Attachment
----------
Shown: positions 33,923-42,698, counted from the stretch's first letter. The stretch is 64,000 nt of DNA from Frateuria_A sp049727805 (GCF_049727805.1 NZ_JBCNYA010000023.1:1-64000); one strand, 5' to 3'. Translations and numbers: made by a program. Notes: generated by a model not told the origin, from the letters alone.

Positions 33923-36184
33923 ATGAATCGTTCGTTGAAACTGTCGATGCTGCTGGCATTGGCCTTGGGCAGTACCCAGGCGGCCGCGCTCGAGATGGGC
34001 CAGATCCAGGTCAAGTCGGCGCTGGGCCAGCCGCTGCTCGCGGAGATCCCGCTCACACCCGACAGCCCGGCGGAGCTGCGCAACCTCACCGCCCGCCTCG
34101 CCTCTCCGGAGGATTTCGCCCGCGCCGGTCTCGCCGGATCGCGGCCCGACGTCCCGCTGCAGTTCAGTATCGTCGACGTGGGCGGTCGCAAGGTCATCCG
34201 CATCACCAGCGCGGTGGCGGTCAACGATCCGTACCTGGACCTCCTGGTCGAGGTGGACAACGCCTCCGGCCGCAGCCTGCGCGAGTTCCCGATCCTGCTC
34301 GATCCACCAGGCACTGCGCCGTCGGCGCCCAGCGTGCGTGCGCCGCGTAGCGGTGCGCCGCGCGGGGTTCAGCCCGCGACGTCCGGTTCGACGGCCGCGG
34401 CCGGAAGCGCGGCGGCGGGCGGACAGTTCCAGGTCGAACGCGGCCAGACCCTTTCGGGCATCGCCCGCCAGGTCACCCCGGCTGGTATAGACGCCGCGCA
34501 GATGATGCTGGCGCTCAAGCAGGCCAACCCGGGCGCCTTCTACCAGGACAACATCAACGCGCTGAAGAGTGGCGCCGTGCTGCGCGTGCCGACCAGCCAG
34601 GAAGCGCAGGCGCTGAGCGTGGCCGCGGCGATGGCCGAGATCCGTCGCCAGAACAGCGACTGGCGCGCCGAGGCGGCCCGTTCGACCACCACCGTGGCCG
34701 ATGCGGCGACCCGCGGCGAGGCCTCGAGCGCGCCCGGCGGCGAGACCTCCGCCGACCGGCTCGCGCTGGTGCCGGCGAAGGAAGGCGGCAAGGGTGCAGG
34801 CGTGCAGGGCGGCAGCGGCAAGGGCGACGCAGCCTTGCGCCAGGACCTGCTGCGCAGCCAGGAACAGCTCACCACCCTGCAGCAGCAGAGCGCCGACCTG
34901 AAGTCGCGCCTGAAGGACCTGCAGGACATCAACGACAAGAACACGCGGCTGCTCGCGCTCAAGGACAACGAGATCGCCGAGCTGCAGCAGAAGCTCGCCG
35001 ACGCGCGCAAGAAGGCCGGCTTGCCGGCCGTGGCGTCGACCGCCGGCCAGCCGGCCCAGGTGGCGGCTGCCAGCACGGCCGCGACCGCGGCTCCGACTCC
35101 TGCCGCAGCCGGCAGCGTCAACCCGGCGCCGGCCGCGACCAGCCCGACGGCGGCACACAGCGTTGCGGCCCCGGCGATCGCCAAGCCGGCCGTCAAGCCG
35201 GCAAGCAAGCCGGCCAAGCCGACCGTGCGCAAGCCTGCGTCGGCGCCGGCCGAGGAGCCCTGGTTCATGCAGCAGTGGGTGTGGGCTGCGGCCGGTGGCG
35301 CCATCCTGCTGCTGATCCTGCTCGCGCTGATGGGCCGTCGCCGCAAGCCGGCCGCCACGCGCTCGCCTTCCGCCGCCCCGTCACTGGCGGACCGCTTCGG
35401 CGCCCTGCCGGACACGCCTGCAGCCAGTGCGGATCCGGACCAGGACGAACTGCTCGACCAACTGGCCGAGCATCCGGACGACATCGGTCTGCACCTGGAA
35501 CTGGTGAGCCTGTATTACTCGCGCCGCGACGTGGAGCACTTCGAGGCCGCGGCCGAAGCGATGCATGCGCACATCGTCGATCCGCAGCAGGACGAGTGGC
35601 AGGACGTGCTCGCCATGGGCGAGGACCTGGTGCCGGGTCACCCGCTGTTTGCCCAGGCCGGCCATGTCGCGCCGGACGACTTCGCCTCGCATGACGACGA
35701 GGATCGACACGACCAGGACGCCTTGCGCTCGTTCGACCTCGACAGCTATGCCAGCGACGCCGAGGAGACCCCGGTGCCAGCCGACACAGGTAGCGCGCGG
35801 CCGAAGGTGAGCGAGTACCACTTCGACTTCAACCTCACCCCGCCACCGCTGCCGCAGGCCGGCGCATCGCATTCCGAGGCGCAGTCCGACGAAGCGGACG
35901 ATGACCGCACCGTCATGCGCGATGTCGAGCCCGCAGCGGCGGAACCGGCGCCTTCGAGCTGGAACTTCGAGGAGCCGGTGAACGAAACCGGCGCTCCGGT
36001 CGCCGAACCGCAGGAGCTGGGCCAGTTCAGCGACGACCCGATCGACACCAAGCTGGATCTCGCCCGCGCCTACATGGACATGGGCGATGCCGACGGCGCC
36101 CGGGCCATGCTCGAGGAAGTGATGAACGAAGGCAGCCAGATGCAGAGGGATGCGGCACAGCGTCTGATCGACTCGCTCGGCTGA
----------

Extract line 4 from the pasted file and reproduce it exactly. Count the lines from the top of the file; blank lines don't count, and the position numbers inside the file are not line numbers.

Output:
34001 CAGATCCAGGTCAAGTCGGCGCTGGGCCAGCCGCTGCTCGCGGAGATCCCGCTCACACCCGACAGCCCGGCGGAGCTGCGCAACCTCACCGCCCGCCTCG